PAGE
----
Don’t forget the hidden costs when making buying decisions

Casey Bradley Swine nutrition
Photo: Hans Prinsen
Photo: Hans Prinsen

Her road has finally curved back around, writes swine nutrition and health expert Dr Casey Bradley. “I am getting to work as an animal nutritionist increasingly these days, even though it is not always swine-focused.”

Some of my recent projects have included representing feed additives in the USA again, revising or developing new supplements and complete feeds, and evaluating by-products. Throughout the formulation process, as a nutritionist, you are asked to make decisions based on price, quality, freight and many other factors. Being in the game now for 20 years also forces me to make decisions between companies I respect and strong personal relationships.

Taking a look at butyrate

What are some key factors that drive my decisions? Let’s take butyrate as an example again.

Today’s butyrate forms include sodium or calcium butyrate, tributyrin and glycerol-bound butyrate. Then, coating processes and other items are added into the technical decision to complicate the selection process. Each item listed affects how and where the butyrate will work in the animal. However, there are other things I have to consider when selecting the right product.

Here are a few:

  1. Source of origin and/or biosecurity of ingredients through the manufacturing and transportation process;

  2. Employee safety and handling of the product;

  3. Distribution channels and associated freight of locations;

  4. Ease of purchasing and logistics.

I bet you think none of those impact whether or not the product creates an acceptable return on investment (ROI) for the production system. You are correct, but my job is more accessible as a nutritionist if my entire team is happy.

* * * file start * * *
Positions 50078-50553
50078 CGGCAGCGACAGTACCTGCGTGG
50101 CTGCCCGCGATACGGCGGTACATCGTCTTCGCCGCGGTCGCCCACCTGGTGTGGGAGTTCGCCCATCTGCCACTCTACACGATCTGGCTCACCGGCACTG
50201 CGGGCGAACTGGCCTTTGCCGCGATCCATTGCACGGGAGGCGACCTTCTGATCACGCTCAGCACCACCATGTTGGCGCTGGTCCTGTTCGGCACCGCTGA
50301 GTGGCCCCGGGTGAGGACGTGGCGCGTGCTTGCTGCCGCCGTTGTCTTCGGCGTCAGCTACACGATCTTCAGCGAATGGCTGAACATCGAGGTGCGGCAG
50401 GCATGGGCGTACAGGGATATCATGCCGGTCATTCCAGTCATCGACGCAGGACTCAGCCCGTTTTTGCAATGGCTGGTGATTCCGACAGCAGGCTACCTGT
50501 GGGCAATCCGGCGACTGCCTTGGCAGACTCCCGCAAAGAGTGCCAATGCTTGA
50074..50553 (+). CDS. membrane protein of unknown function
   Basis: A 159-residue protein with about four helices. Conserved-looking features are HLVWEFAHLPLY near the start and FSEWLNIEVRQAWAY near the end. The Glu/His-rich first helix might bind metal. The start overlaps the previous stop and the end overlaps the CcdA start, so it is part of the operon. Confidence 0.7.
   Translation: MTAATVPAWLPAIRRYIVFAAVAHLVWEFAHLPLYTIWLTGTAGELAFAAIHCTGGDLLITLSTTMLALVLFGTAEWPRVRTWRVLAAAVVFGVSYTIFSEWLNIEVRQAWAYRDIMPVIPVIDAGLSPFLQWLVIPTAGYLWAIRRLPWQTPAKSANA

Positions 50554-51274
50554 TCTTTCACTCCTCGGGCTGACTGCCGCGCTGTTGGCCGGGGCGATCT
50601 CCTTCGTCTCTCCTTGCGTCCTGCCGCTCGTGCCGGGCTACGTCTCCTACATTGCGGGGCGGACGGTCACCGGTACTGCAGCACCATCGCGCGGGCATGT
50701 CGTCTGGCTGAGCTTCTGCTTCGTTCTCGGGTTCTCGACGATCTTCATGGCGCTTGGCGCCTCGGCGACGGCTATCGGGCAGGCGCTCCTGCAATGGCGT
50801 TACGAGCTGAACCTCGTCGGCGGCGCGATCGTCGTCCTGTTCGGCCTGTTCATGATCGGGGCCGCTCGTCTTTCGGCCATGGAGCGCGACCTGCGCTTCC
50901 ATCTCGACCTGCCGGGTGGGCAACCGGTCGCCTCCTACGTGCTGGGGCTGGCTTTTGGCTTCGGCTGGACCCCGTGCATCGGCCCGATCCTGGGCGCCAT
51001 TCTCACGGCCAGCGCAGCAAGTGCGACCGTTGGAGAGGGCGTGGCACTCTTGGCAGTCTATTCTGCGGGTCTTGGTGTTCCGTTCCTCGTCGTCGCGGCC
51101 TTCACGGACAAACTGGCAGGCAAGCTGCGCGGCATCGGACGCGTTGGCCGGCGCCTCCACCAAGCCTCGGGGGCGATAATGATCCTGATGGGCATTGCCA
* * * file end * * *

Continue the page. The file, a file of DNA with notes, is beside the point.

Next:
Nausea is a safety hazard

For instance, early in my career, I was involved in many trials evaluating coated and uncoated butyrate products, and the performance was comparable between the 2, but try driving around with a bag of uncoated butyrate in your trunk or having a sample in your office for a week. Suddenly, when your mill guys say they cannot stand the product’s smell, you will understand why those things matter, such as nausea being a safety hazard!

Remember, whatever decision you make, you need an all-terrain vehicle and a good nutritionist for the ride!


Price is not when you factor in freight and the business price. Remember, it takes extra paperwork, bank fees, and employee time to create separate purchase orders, when all the required feed additives could also be bought from one supplier versus the product of choice. Therefore, now I am making a buying decision based on my trace minerals and amino acid suppliers. Remember, whatever decision you make, you need an all-terrain vehicle and a good nutritionist for the ride!

In closing, do not forget the hidden costs when making your ROI and business decisions, and if I go with another supplier, please understand it is not you, and, hopefully, we will cross paths again soon, on this winding road of animal nutrition.

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